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MIB International

I’ve already said my piece quite a few times about the Men in Black franchise. In summary, this was my generation’s Ghostbusters: A legitimately great movie powered by a miraculous once-in-a-generation confluence of factors that never could be replicated, but that hasn’t stopped the filmmakers from trying and repeatedly failing. (Though both franchises had kickass cartoon adaptations that probably did more to expand their respective worlds and fanbases than any of the movies.)

Mercifully, the PTB apparently realized that the lead trio of Sonnenfeld/Jones/Smith had been long since played out, though the basic premise remains perfectly viable. Thus F. Gary Gray (the white-hot director who made his name on Straight Outta Compton before Fast and Furious picked him up) was brought on to take the franchise in a new direction. Even better, our two leads would now be played by Tessa Thompson and Chris Hemsworth, who previously showed such a great working rapport in Thor: Ragnarok and Avengers: Endgame. And hell, why not open up this intergalactic premise to a setting greater than New York City?

On paper, MIB International had everything this franchise needed for a fresh start. All it needed was a better script.

Tessa Thompson plays a young woman whose family had a run-in with extraterrestrials when she was a child, and MIB missed her when they came through with the neuralyzer. Thus she spent twenty years training for every government agency in the nation and even hacking into the goddamn Hubble telescope until she could finally locate MIB headquarters in New York City. Thus the newly inducted Agent M arrives just in time for a possible crisis in London.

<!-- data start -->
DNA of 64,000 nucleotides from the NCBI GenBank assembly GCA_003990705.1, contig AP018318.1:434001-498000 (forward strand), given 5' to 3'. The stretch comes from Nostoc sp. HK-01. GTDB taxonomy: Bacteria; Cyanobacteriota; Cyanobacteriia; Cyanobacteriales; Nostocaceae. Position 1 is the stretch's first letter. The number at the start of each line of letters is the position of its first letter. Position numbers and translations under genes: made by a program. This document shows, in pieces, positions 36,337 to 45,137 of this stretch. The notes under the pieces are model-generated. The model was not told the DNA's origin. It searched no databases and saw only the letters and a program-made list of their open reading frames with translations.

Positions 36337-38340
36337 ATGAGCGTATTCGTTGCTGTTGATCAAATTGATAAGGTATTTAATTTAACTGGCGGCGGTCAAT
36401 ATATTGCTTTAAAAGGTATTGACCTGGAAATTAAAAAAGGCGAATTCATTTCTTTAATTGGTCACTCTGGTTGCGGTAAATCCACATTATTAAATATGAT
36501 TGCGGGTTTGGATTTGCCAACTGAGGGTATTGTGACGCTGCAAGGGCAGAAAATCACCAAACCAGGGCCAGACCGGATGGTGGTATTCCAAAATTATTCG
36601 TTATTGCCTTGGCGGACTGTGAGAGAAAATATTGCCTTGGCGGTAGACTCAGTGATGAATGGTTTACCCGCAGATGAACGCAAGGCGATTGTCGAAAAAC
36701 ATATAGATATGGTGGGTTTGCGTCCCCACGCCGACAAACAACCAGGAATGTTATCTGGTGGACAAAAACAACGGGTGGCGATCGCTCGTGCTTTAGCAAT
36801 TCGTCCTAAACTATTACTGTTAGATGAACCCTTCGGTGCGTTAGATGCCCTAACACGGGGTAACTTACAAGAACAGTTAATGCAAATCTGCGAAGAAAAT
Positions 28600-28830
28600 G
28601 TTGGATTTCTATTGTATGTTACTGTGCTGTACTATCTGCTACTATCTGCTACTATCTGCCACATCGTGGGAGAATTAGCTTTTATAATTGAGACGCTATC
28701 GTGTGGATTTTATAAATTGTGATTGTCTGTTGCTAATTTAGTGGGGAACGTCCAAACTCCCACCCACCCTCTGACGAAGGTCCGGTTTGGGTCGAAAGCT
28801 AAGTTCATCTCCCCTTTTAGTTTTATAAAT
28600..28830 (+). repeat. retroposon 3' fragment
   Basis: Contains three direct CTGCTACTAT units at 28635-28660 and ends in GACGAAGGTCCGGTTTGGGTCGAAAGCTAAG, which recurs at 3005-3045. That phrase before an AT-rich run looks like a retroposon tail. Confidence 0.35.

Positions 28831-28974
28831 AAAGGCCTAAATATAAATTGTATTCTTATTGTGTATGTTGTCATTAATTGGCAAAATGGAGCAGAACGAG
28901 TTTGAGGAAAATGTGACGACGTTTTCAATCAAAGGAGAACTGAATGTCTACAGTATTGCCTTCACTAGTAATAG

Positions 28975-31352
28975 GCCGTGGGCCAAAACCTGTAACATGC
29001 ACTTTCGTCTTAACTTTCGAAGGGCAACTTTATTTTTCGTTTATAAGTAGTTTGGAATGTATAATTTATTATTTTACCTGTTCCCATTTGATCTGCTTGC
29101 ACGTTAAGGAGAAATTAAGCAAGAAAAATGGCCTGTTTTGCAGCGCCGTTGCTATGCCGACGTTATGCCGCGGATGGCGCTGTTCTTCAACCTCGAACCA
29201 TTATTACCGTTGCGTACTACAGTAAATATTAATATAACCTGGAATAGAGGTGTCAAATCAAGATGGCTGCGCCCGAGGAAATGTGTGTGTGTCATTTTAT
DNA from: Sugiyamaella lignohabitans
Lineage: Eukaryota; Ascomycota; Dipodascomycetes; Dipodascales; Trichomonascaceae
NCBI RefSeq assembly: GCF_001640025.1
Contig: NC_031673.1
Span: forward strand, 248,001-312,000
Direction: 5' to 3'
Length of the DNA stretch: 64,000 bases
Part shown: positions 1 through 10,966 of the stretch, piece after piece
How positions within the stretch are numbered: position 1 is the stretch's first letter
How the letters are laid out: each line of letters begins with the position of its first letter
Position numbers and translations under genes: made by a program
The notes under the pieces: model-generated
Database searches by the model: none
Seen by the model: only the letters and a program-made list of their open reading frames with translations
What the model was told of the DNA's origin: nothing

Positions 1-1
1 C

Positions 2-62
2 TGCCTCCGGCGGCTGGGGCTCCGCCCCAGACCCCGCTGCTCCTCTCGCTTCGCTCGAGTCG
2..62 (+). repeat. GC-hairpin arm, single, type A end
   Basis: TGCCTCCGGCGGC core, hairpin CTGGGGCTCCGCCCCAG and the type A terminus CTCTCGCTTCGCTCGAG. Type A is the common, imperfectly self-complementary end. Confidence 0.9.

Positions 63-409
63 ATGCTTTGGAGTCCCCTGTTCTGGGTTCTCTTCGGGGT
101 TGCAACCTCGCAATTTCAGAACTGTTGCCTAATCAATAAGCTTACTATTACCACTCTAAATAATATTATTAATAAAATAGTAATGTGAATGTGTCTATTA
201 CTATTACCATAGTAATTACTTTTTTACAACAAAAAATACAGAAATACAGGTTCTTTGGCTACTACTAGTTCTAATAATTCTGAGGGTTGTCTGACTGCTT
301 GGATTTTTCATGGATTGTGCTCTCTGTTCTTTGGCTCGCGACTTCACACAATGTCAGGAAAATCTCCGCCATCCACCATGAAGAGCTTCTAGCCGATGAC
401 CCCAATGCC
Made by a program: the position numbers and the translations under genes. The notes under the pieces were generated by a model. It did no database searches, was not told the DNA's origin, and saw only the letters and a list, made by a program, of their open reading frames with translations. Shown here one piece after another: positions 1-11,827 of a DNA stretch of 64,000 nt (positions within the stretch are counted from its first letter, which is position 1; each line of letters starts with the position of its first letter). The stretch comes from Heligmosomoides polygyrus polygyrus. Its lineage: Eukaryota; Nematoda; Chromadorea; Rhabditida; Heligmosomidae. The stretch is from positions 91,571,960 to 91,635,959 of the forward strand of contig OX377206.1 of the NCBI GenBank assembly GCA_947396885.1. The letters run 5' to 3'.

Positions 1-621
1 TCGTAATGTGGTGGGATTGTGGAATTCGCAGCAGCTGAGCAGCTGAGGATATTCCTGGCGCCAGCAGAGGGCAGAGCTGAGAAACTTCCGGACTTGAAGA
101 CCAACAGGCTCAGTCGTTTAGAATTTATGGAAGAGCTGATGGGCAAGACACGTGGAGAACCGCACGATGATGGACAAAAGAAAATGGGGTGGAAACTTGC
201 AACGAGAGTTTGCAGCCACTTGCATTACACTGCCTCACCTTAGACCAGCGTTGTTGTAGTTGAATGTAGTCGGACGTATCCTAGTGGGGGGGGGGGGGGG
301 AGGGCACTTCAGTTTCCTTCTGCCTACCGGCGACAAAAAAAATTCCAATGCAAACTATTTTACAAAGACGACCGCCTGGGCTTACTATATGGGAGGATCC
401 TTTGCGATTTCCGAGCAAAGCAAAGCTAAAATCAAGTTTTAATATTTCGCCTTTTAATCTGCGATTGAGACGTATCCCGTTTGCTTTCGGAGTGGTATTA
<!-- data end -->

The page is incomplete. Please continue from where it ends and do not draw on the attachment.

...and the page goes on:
Liam Neeson plays High T (ha ha ha), head of MIB’s London branch and mentor to Agent H (Chris Hemsworth). The two of them gained instant fame throughout MIB when they went to Paris some time ago and singlehandedly fought off an invasion from a malicious race of shapeshifters called The Hive. To make a VERY long story short, The Hive have apparently returned to Earth. It’s not immediately clear what they’re up to, but their arrival immediately results in collateral damage and at least one alien royal dead, so it can’t be good.

The twist here is that because our antagonists are a race of shapeshifters, there’s no telling whom if anyone is trustworthy. There’s even a distinct possibility that MIB has been compromised, especially given that High T and H have both been acting strangely since Paris, and there’s also a bureaucratic asshole (C, played by Rafe Spall) causing headaches for everyone. In fact, pretty much the only one guaranteed to be on the level is the woman who just arrived, thus M has a chance to prove herself worthy.

The cast also features Kumail Nanjiani mouthing off in a flimsy comic relief role as the last survivor of a species wiped out by The Hive. Rebecca Ferguson makes a welcome appearance as an alien arms dealer, though I honestly wish she had done a more thorough job of chewing scenery — that at least might have been something memorable. Emma Thompson sleepwalks her way to another paycheck while also technically serving as a bridge to the previous trilogy. Oh, and I’d be remiss if I didn’t mention Laurent and Larry Nicolas Bourgeois, a pair of identical twin dancers here making their imposing film debut as foot soldiers for The Hive.